In a 1980 study, researchers dispensed daily chlorophyllin tablets to 62 female patients at a nursing home for six months. At the beginning, half of them were incontinent, with a strong smell; the other half struggled with constipation and flatulence. The first group reportedly improved by 85 percent and the second by 50 percent.
“It’s hard to objectively measure that effect,” said Dr. Timothy Gardner, a gastroenterologist and an associate professor of medicine at Dartmouth’s Geisel School of Medicine. Not only did this study lack a control group, he said, but it has not been replicated in the nearly 40 years since. He believes there was a large placebo effect and said there’s not enough evidence for chlorophyll or chlorophyllin’s use for constipation, flatulence or reducing body odors.
Another area where doctors say more research is needed is cancer prevention. Chlorophyllin may protect against aflatoxin, a toxin made by fungi and known to contaminate food in the area around Qidong, China. At the time of a 2001 study, it was a big problem there, since dietary exposure to aflatoxins increases the likelihood of developing hepatocellular carcinoma, a type of liver cancer.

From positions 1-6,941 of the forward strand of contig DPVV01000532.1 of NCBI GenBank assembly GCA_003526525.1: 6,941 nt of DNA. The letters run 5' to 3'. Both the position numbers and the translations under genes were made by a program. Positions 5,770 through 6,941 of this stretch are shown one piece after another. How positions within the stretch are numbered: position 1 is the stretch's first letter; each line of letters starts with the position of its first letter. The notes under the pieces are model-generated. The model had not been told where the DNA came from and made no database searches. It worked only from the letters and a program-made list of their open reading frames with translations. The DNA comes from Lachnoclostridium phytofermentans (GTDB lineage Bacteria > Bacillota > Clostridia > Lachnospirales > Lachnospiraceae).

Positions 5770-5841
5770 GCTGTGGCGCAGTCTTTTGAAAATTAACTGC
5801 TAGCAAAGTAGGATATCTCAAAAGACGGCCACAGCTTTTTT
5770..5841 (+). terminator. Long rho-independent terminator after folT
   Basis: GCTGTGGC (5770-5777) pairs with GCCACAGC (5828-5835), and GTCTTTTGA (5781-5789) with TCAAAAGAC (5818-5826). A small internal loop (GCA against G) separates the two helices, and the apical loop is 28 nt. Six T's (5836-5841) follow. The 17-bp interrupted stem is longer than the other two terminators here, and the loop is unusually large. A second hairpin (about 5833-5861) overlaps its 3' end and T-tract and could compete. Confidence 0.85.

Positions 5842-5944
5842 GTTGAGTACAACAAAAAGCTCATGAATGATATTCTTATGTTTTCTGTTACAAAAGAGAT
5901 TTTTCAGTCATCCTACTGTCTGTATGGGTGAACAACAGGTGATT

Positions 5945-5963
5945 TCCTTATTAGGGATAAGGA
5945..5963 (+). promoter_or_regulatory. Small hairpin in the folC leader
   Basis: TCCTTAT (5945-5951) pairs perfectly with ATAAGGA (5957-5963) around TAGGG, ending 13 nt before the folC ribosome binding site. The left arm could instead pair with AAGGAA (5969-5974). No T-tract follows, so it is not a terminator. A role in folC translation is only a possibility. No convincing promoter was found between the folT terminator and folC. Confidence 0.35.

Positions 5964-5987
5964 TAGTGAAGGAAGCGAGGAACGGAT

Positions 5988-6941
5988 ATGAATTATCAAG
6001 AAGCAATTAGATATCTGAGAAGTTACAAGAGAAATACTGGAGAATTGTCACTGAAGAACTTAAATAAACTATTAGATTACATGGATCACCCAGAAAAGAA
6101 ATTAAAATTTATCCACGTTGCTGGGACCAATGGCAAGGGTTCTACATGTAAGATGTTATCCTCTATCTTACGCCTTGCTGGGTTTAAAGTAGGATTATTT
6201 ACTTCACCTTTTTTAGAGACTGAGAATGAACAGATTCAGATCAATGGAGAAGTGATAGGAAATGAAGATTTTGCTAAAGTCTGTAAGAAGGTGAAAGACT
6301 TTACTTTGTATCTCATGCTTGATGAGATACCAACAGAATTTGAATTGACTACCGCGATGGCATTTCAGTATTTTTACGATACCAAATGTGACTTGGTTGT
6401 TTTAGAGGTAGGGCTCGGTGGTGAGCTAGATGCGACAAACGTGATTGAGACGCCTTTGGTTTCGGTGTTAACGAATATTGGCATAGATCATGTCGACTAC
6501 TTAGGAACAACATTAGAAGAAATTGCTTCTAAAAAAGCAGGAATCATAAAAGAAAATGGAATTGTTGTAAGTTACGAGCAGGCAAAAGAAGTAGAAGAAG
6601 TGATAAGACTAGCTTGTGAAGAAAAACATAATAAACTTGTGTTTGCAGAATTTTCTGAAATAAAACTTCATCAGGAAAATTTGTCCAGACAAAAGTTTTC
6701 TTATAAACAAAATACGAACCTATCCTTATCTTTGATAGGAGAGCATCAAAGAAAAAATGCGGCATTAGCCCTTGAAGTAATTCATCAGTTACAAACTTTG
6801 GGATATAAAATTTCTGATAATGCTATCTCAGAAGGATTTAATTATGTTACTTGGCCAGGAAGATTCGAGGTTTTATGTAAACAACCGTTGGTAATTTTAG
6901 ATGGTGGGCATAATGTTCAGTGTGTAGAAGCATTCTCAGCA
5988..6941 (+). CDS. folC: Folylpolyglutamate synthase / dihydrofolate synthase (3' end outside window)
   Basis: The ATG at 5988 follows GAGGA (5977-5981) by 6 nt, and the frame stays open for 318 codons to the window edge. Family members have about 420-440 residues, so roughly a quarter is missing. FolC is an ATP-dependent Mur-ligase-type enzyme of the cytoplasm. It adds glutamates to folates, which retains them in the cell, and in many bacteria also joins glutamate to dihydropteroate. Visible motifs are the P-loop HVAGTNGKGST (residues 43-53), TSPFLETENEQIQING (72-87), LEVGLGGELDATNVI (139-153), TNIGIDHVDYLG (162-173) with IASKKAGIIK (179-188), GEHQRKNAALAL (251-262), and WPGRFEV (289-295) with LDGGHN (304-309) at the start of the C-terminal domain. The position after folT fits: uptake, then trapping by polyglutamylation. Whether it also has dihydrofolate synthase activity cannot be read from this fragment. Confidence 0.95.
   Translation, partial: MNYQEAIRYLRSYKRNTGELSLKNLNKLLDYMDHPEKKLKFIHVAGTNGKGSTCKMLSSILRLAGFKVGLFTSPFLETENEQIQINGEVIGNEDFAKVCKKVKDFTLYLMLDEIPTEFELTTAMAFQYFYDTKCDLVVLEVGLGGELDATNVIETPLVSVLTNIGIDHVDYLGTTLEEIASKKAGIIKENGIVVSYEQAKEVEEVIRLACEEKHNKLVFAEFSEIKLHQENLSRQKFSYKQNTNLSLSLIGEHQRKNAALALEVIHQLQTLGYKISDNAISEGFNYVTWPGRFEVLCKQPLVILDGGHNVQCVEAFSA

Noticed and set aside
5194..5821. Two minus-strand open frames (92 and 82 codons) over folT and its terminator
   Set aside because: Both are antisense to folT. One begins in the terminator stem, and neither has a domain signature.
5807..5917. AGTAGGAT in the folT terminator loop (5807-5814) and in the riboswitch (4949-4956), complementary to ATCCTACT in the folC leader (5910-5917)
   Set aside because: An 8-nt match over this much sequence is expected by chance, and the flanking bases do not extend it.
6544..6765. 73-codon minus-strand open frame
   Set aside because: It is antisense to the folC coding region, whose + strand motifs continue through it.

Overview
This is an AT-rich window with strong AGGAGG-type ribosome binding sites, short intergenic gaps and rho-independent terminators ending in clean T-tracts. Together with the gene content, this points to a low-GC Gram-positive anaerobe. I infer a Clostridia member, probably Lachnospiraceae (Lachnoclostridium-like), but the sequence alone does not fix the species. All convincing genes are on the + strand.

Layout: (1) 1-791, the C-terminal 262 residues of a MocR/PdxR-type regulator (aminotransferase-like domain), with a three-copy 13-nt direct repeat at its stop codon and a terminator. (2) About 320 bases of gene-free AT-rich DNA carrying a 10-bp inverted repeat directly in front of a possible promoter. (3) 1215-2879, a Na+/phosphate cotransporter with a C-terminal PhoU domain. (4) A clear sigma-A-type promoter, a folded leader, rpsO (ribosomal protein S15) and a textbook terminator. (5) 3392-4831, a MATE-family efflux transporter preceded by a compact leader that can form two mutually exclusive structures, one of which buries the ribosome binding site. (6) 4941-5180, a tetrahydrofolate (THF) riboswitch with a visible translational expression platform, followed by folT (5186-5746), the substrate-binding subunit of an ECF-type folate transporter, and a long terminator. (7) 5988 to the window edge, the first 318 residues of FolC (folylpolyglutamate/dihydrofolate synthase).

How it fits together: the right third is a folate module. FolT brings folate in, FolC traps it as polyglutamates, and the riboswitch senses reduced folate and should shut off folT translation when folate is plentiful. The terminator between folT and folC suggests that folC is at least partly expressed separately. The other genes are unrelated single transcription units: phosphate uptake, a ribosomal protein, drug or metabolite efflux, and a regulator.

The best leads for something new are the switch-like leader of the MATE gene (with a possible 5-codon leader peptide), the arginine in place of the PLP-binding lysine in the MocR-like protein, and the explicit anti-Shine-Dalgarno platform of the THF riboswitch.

In the randomized, double-blind, placebo-controlled trial, 180 residents of Qidong were told to take three pills a day, one before each meal. They either received three 100-milligram doses of chlorophyllin or three placebo pills. Urine samples showed that chlorophyllin consumption for four months was associated with a 55 percent reduction of the aflatoxin DNA damage biomarkers compared to those taking the placebo.
“The efficacy was demonstrated by the reduction in the DNA damage,” said John D. Groopman, the Edyth Schoenrich professor of preventive medicine at Johns Hopkins University’s Sidney Kimmel Comprehensive Cancer Center, and an author of the study. He added that there were no adverse effects. But the trial did not continue for a long period or examine whether rates of cancer decreased, he said.
While the work on aflatoxin was exciting when it emerged, Timothy R. Rebbeck, a professor of cancer prevention at Dana-Farber Cancer Institute, says that, without more data, there’s not enough of a link to warrant the widespread use of chlorophyllin by consumers. “I am not sure we could expect it to have an impact on any other population, or perhaps even any other cancer,” said Dr. Rebbeck in an email interview.